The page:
RoboCop: The Future of Law Enforcement
Arne Schmidt, Jon Davison (executive) for Orion
directed by Paul Verhoeven
starring Peter Weller, Nancy Allen, Dan O'Herlihy, Ronny Cox, Kurtwood Smith, Miguel Ferrer, Robert DoQui, Ray Wise, Felton Perry, Paul McCrane, Jesse D. Goins, Del Zamora, Calvin Jung, Rick Lieberman, Lee de Broux, Mark Carlton, Edward Edwards, Michael Gregory, Freddie Hice, Neil Summers, Gene Wolande, Gregory Poudevigne, Charles Carroll, Kevin Page, Yolonda Williams, Tyrees Allen, John S. Davies, Laird Stuart, Stephen Berrier, Sage Parker, Karen Radcliffe, Darryl Cox, Jerry Haynes, William Shockley, Donna Keegan, Mike Moroff, Marjorie Rynearson, Jo Livingston, Joan Pirkle, Diane Robin, Adrianne Sachs, Maarten Goslins, Angie Bolling, Jason Levine, S.D. Nemeth, Bill Farmer, Michael Hunter, Spencer Prokop, Debra Zach, L.J. King, David Packer, Leeza Gibbons, Mario Machado, Jon Davison (voice), Debra Lamb (scene deleted)
written by Edward Neumeier, Michael Miner, music by Basil Poledouris, RoboCop design and creation by Rob Bottin
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Young police officer Murphy (Peter Weller) has just been reassigned to
the toughest district of crime-ridden Detroit and partnered with Lewis
(Nancy Allen) when the two get the chance to arrest Clarence (Kurtwood
Smith) and his gang, the most notorious syndicate of the city - and
totally outgunned, the two blow it, and while Murphy is shot to pieces and
then killed, Lewis has to helplessly watch the whole ordeal.
the meantime, OCP, an arms manufacturer in favour with the gouvernment,
tries to introduce the ED-209 police robot to the public, but when an
initial presentation backfires, Morton (Miguel Ferrer), a young OCP
upshot, sees his opportunity to promote his RoboCop program, a program
that mends cop and machine, and all it needs is a dead officer to provide
the brains to the creature, a dead officer like Murphy.
reanimated inside an armoured suit, and while he's deeply traumatized, all
that is overruled by his strict crimefrighting programming, and initially
he's a total success, and his brutality, and the fact that he's only
fighting street level crime instead of going to the roots is outmatched by
his sheer efficiency, at least in the public eye. But then he starts
having nightmares about his death, and when he first meets Lewis, he
starts to remember - and starts to go after Clarence and his gang.
the meantime, Jones (Ronny Cox), creator of the ED-209 and Morton's chief
rival at OCP, has Morton killed ... by none other than Clarence himself,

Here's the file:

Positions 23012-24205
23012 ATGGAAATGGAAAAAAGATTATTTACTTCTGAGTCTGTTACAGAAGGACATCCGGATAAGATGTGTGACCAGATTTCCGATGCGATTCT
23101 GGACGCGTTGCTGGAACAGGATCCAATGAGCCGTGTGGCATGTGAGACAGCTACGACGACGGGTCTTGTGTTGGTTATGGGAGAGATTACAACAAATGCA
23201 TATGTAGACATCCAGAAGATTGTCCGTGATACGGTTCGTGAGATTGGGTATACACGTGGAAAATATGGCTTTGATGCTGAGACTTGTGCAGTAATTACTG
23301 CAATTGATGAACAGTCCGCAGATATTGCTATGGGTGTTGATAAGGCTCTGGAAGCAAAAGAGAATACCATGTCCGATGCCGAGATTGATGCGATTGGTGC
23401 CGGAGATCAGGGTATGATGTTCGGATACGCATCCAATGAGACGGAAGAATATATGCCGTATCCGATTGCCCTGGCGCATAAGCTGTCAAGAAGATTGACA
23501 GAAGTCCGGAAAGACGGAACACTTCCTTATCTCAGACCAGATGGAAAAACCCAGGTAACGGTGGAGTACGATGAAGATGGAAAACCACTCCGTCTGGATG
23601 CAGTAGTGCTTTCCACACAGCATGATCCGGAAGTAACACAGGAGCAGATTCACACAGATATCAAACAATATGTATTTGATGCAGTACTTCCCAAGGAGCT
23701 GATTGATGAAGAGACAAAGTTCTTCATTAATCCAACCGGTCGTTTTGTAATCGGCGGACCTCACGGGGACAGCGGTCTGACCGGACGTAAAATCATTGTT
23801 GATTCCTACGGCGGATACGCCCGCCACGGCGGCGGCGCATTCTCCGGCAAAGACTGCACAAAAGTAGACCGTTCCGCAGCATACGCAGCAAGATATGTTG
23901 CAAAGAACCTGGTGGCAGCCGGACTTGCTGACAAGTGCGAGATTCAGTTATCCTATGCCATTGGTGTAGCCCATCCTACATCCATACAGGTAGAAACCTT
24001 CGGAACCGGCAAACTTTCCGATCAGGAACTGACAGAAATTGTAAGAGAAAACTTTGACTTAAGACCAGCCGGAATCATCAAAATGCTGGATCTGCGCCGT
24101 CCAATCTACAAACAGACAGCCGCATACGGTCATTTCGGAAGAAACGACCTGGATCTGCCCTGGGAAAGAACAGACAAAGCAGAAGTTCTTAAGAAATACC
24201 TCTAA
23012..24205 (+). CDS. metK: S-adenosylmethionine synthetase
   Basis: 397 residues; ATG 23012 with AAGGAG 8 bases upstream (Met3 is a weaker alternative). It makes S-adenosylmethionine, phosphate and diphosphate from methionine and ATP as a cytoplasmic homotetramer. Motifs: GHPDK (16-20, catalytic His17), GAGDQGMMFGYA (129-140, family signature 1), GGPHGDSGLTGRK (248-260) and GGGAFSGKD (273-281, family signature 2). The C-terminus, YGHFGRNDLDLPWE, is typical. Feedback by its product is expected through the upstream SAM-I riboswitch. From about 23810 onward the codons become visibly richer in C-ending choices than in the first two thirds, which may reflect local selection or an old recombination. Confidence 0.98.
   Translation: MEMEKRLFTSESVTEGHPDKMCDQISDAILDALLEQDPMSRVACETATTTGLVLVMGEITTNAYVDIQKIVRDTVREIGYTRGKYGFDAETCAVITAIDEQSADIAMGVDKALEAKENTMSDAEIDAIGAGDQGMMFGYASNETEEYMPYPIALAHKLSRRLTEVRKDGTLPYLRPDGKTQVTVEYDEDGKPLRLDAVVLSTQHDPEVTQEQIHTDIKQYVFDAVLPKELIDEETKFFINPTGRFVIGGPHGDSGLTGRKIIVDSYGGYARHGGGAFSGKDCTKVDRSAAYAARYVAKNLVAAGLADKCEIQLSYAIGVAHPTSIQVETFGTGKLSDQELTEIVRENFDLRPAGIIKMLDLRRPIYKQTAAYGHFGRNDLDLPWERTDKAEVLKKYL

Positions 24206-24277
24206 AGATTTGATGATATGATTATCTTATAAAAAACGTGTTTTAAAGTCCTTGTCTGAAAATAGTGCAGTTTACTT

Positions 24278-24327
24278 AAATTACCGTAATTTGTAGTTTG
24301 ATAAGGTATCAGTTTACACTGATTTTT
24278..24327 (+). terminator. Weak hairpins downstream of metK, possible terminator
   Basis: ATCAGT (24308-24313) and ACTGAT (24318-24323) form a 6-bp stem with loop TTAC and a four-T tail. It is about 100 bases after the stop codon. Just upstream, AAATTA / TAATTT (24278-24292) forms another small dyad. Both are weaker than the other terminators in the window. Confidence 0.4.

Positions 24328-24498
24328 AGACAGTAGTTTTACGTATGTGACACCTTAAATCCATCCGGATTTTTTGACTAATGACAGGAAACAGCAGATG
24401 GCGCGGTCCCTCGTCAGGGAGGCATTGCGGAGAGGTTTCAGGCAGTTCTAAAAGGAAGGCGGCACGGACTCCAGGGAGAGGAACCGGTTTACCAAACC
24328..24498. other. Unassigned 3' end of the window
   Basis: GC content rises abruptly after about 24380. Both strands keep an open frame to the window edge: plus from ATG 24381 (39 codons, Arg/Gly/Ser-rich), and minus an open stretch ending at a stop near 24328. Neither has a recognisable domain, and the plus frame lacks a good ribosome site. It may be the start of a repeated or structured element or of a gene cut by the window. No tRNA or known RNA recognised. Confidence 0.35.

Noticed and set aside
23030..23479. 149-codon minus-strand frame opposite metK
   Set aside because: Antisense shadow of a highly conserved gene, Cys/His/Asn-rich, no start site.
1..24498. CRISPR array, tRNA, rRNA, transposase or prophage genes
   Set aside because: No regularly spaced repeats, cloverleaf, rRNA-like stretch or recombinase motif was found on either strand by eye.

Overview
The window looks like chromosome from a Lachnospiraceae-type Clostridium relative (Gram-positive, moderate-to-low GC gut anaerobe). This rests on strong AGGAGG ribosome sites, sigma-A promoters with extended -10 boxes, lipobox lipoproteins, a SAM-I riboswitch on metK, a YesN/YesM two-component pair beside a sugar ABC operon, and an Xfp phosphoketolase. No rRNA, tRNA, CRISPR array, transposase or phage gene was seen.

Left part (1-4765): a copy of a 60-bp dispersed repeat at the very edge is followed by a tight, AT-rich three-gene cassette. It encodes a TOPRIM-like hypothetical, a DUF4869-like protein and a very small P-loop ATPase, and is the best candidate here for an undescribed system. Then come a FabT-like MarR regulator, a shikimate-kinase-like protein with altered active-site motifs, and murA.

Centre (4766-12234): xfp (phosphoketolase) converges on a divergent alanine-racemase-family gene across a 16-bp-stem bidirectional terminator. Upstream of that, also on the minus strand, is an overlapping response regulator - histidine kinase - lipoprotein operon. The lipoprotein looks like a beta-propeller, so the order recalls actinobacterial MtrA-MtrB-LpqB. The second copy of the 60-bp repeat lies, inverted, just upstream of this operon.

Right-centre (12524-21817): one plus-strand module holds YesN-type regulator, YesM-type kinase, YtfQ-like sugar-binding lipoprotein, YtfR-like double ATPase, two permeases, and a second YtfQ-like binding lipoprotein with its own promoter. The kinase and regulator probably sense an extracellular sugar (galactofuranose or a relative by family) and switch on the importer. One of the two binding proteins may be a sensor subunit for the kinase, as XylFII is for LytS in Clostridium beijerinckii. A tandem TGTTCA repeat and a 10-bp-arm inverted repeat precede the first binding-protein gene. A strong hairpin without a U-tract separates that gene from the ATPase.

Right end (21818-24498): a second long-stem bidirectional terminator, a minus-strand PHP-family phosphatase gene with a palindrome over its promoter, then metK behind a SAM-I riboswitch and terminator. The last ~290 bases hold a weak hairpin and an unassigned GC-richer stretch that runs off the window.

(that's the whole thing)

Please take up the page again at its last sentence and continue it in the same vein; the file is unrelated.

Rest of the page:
and together with Clarence he plans to create a crime empire that will
make them both rich. So when Murphy the RoboCop arrests Clarence, Jones
has him out in a jiffy, and even arms him in his fight against RoboCop,
while deeming himself on the safe side as a RoboCop cannot harm a OCP
officer. But when Clarence is released and RoboCop is under attack from
both Clarence's men and the OCP itself, he becomes more and more
determined to right a few wrongs on the executive level - even if that
means taking on the city on his own ...
Despite being clearly a
product of the 1980s in almost every aspect, both visually and
narratively, RoboCop stands the test of time much better than most
movies of its ilk, mainly for two reasons that couldn't be more diverse:
On one hand, on a purely technical level, Paul Vorhoeven is an extremely
skilled director, and the whole film couldn't look more slick and
exciting, even from today's point of view. Plus, the movie doesn't look
away when it comes to the more gruesome stuff, either, making its violence
palpable without propagating it. On the other hand, especially for a
sci-fi action flick, RoboCop is deliciously subversive, and without
taking away from the excitement it can also be seen as social commentary,
even satire, and the whole movie's permeated by dark humour that adds an
extra layer to the on-screen proceedings only rarely found in genre
In all, essential 1980s cinema that just refuses to grow old.
a sidenote, later horror fan fave (and a favourite of this site) had a
scene in this movie as a topless pizza baker in one of the "I'd buy
that for a Dollar"-commercials that was regrettably cut from the
final version of the film. You can see her scene (and other deleted
scenes) here: https://www.youtube.com/watch?v=v-X13jOVdWI